The Student Government Association (SGA) recently voted to advance a bill that would increase the Student Activity Fee (SAF) from $95 to $110, a jump of 16 percent, for the next academic year. While there is certainly merit to increasing the SAF, the arbitrary apportionment of the SAF must be addressed before additional student funds are wasted.
While the bill faces multiple hurdles before officially passing, including an undergraduate-wide referendum and submission to the Emory Board of Trustees, the lack of accountability and transparency throughout the first stage of this process should not be ignored. If SGA isn’t able to pass the initiative by Nov. 25, they will not be able to enact this increase until the class of 2025 arrives at Emory, but SGA representatives should not be attempting to force an increase to our tuition with barely two weeks of consideration for the undergraduate population. Before considering an increase to tuition, SGA first and foremost must ensure equitable distribution of the SAF. Only then should the SGA allow ample time for discussion and an undergraduate referendum on the issue, not a last-minute attempt to solve budgetary shortfalls.
One of the glaring issues with the SAF currently is how it is apportioned to BBA Council. BBA Council, the governing body for all undergraduate business school clubs and activities, currently receives 34 percent from represented students’ SAF. This is far too low; College Council (CC) receives 40 percent and Nursing Council receives 68 percent. Throughout an Emory BBA’s undergraduate career, only 17 percent of their SAF will go to BBA Council, regardless of how Pre-BBAs and double majors are accounted for. In fact, the entire BBA Council receives less funding than some individual clubs chartered under CC. Goizueta’s clubs not only cater to BBA students but individuals from all backgrounds and academic trajectories. In fact, the BBA Council constitution mandates that BBA clubs must hold four events per year open to all Emory undergraduate students in order to maintain their charters. Clubs chartered under BBA Council do not just include investing and consulting clubs, but clubs like Goizueta Women in Finance, Emory Business Ethics and Emory Impact Investing Group. Each of these clubs is financed completely by BBA Council, but includes members from all undergraduate divisions without discrimination, just like every single organization chartered under BBA Council.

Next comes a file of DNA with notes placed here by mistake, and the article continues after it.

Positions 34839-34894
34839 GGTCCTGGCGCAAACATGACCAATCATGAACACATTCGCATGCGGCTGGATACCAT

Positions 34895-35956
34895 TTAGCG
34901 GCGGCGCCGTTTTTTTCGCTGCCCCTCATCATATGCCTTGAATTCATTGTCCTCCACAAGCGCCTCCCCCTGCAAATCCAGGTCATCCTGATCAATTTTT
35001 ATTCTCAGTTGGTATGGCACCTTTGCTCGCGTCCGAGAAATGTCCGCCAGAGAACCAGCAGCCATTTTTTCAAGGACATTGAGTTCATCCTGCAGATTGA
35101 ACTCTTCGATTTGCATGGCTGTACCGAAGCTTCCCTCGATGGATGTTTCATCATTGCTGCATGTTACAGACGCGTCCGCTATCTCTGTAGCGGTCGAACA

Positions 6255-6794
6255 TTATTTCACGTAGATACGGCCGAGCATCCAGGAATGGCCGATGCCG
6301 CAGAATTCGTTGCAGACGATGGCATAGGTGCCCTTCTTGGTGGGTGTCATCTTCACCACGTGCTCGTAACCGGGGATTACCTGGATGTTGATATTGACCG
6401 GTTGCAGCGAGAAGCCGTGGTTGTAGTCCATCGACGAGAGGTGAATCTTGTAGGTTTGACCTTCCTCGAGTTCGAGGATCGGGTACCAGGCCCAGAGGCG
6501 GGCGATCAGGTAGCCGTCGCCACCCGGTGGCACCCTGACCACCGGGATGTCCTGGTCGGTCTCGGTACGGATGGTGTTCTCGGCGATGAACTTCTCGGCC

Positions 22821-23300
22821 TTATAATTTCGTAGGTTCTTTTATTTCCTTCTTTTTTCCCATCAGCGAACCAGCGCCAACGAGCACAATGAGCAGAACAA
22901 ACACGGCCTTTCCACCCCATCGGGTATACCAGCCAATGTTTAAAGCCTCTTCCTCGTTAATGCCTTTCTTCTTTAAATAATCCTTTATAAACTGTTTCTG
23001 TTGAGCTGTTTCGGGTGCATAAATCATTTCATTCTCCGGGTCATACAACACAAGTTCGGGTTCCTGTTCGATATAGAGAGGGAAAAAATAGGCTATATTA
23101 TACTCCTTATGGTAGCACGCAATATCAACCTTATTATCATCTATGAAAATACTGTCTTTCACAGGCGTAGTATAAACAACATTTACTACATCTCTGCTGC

As a member of a BBA club who has reviewed applications for five semesters in a row, BBA clubs go out of their way to ensure equal opportunities for all students. All clubs within the BBA program serve different purposes, whether it be tackling the problems of underrepresented groups or addressing problems that professionals face every single day. However, the one ideal they all have in common is their commitment to fairness and equity, a characteristic that SGA’s budget bill does not reflect due to the inequitable distribution.
SGA expects to allocate $68,200 of the additional $120,000 it will receive from the SAF increase to CC (57 percent), compared to $4,335 to BBA Council (3.6 percent). Especially since BBA Council receives less funding per represented student than CC receives from all students enrolled in the College of Arts and Sciences, this split of the increased SAF is also inequitable. Offering disproportionate funding to CC to the detriment of BBA Council should be condemned.
Before the SGA taps the student body for additional funds, the apportionment of the SAF must be fixed. Only then should an increase be considered. Instead of sprinting to the finish line and shoving the bill through with hours to spare, SGA should use next semester to run an impartial audit of clubs chartered under all of the governing organizations. With attendance records, SGA can have accurate data in order to distribute the SAF equitably and ensure the division of the SAF is no longer arbitrary, but driven solely by facts.
BBA students should not pay more and receive next to nothing due to SGA’s arbitrary apportionment of funds, simply because the Business School has fewer students. Instead, BBA Council should simply receive the same relative apportionment of funds (40 percent of represented students’ SAF) as CC does. SGA should not discriminate based on undergraduate affiliation. Any additional funding until this is fixed is inequitable for BBA students. On Wednesday, BBAs should vote no to the increase.
Sean Klein (20B) is from Short Hills, N.J. and is the BBA Council Vice President of Alumni and Corporate Relations.